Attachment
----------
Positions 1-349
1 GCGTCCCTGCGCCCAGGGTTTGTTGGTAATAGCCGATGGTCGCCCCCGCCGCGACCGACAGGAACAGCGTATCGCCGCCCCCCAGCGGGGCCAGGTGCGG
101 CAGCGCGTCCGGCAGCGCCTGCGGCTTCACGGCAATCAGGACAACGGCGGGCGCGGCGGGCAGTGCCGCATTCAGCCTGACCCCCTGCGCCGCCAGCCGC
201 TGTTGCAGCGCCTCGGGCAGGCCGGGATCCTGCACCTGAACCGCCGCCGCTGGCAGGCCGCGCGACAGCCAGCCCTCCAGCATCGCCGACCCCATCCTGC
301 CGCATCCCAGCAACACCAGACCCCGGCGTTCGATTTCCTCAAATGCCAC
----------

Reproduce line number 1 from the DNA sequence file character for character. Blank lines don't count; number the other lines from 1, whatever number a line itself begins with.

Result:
Positions 1-349